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Biomarkers of systemic and placental dysfunction in preeclampsia

Biomarkers of systemic and placental dysfunction in preeclampsia

Project Lead(s)
Dorothea Obiri
Research Fellow
Project Background 

Pre-eclampsia is a pregnancy specific disorder affecting ~5.3% of sub-Saharan African women and significantly increases the risk of morbidity and mortality to both mother and the new born. The underlying cause is largely due to abnormal placental development, leading to placental stress affecting the maternal and fetal compartments. The condition has no ‘cure’; symptoms are largely managed until delivery. Clinical symptoms of preeclampsia are detected on or after 20 weeks of gestation. The multifactorial etiology associated with the disorder makes it difficult to prevent, diagnose or treat. This makes identification of biological target significant particularly for sub-Saharan Africa where the condition is rising against the high burden of infectious diseases and other non-communicable conditions. Identification of biomarkers could provide pathophysiologic insights ultimately providing a pathway for the development of preventive tools and new diagnostics and therapeutics with the potential of minimizing adverse maternal and fetal outcomes.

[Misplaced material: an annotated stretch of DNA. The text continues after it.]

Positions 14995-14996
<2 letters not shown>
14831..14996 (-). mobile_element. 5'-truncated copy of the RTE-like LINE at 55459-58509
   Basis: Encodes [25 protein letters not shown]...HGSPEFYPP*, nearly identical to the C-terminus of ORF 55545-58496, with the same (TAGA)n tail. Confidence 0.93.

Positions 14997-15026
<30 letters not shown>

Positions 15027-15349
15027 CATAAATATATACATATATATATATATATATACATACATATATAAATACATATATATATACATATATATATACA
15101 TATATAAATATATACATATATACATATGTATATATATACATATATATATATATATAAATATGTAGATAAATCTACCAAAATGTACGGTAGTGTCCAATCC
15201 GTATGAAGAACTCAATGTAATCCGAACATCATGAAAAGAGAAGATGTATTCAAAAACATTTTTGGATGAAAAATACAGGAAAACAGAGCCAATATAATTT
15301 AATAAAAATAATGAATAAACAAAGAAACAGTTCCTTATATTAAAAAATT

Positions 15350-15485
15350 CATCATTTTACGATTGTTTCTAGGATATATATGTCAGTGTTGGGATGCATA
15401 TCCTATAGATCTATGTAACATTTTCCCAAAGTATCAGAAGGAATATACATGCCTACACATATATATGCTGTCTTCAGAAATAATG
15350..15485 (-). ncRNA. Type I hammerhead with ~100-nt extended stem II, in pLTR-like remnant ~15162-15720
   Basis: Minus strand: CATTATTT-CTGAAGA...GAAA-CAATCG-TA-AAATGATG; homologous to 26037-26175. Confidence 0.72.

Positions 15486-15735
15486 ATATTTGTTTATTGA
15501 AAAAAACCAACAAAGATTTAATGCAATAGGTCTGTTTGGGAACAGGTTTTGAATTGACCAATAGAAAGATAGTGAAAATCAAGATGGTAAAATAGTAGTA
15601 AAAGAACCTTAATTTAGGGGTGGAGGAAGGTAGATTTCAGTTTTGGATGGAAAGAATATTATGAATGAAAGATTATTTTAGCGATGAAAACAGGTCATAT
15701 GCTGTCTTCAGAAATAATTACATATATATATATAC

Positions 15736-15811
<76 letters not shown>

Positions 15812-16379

Objectives/Research Areas 
  1. Identifying the outcome of preeclampsia in women with placental malaria 
  2. Identifying biomarkers in preeclampsia in women with SCD 
Key Findings 

Plasmodium infections in the placenta increases the risk or exacerbates the condition of preeclampsia 

Ongoing Activities  
  • Analyzing data for manuscripts
  • Carrying out experiments for other objectives 
Internal Collaborator(s) 
Prof. Ben Gyan
Prof. Michael Ofori
Prof. Samuel Oppong
Dr. Asamoah Kusi
Dr. John Tetteh
Dr. Kwame Adu-Bonsaffoh
Dr. Samuel Joe Erskine
External Collaborator(s) 
Dr. Linnie Golightly, Weill Cornell Medicine, USA
Dr. Andrew Sharkey, University of Cambridge, UK
Dr. Irving Aye, University of Cambridge, UK
World Bank Africa Centers of Excellence
Fogarty International Center, USA
Cambridge Africa ALBORADA Research Fund, UK
Africa Research Excellence Fund, UK